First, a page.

Most dogs at some time or other suffer ear troubles. Infections, parasites, foreign bodies, and wounds can affect this vital organ. Some breeds, because of the shape of their ears, are more likely than others to suffer ear troubles.
The ear flap, or pinna, is often injured in dog fights. This structure is well supplied with blood vessels and so bleeds profusely. As a dog tends to shake its head vigorously when an ear is damaged, it soon covers everything in the vicinity with evidence of the fight. Wounds are best sutured as soon as possible before swelling and infection jeopardize the success of the surgery.
The ear flap sometimes becomes swollen, although without external signs of damage. A soft swelling containing fluid trapped between the ear cartilage and the skin develops as a result of damage to one of the larger blood vessels inside the ear. The ear becomes heavy and the dog tilts its head to the affected side.
Very often this is a self-induced injury, caused by the dog vigorously scratching its ear with its powerful hind legs or when shaking its head by striking a chair leg or low table with the ear flap.
The veterinarian checks inside the ear to find the source of irritation before draining the accumulation of blood clot and serum within the flap. Special measures are necessary to prevent permanent distortion of the ear cartilage.
A common minor problem that crops up every autumn is the appearance of blood-encrusted sores at the tips of erect ears or at the base of pendulous ears. The cause is a large blood-sucking fly that can be a source of considerable annoyance until it disappears with the onset of cold weather.
The only preventive measure possible is to smear fly repellent cream on to the ears each morning. Repellent sprays suitable for humans are not satisfactory, as most dogs resent the aerosol spray.
Another seasonal problem is the penetration of grass seeds into the ear canal. Dogs with floppy ears covered by long hair are most likely to suffer this painful experience. The seed attaches itself to the hair in front of the ear and swinging action of the ear flap conducts it into the canal.
The dog immediately shows signs of discomfort by yelping, holding its head on one side and rubbing its ear on the floor. As the seed quickly disappears into the depths of the sensitive ear canal the veterinarian usually has to give the dog a short-acting anesthetic to remove the seed.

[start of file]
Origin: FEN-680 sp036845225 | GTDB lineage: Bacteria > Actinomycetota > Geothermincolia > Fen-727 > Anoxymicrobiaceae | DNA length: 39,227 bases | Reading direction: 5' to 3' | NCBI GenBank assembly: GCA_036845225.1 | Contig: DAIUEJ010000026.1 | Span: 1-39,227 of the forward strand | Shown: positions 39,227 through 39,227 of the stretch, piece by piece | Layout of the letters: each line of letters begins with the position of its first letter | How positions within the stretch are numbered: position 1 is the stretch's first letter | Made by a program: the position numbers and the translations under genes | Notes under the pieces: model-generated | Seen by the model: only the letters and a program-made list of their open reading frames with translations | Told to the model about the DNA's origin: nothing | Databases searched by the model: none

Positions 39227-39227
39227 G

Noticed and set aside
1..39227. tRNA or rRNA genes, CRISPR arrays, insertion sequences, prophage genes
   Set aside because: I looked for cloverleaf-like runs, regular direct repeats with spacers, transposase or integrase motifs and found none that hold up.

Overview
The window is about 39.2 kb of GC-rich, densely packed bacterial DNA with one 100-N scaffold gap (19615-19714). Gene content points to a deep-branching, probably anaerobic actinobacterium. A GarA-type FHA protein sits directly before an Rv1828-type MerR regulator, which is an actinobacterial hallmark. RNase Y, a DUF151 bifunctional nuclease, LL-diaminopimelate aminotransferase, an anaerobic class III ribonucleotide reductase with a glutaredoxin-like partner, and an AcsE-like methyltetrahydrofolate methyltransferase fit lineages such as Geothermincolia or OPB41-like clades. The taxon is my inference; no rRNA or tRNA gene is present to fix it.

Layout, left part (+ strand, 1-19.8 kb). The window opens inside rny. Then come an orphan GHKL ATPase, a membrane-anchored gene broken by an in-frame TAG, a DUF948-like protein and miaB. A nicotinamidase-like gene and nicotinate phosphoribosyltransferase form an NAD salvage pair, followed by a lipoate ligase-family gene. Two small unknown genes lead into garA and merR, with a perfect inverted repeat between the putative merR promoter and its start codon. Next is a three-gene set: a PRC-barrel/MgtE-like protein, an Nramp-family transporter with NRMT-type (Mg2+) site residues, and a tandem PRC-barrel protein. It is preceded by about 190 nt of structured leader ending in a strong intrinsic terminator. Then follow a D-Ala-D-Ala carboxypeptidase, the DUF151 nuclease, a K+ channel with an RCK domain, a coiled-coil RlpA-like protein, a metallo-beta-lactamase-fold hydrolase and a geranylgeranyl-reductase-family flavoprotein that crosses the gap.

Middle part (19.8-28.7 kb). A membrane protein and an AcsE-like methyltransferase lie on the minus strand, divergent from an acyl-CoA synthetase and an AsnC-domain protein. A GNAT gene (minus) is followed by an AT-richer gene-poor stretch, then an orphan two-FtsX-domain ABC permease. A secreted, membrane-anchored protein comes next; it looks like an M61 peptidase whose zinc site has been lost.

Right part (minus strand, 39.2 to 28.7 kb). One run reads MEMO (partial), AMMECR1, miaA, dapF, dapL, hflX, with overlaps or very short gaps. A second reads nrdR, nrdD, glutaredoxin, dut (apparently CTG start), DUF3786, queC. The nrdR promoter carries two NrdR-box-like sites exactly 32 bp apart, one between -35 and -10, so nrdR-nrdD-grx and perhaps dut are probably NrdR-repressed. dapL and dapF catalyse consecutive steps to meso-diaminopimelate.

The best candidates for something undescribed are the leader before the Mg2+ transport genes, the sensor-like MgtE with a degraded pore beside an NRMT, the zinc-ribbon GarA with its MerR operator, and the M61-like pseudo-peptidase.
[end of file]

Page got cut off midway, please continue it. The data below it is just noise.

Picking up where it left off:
Infections of the ear canal are a common cause of more chronic ear problems. Again it is long-eared dogs, such as spaniels and poodles, that are the more prone to develop infections, because the ear canal in these breeds is virtually closed and the, moist warm conditions favor the growth of bacteria and fungi.
Dogs with fully erect ears seldom suffer from bacterial ear infections as the ear canal in these breeds is straight and relatively wide.
Fortunately most infections can be controlled with modern combinations of antibiotics and fungicidal agents. Cases not responding to treatment sometimes require surgery on the ear canal to establish better drainage and ventilation.
With long-haired dogs it is important to keep the ear canal free of matted hair as accumulations of hair and wax act as a foreign body inside the ear and encourage bacterial infection.
Young dogs often suffer from an acute irritating infection caused by a small mite. The mites suck blood by biting the sensitive lining of the ear canal, which quickly becomes covered by dark encrustations. Fortunately ear mites are easily controlled using oily based insecticidal drops.
Owners should be careful when attempting to clean their dog’s ears. Too vigorous probing with cotton buds can injure the sensitive lining of the ear canal and predispose it to infection. Gentle wiping of the external portion of the ear with cotton wool, moistened with olive oil or baby oil, is all that is necessary.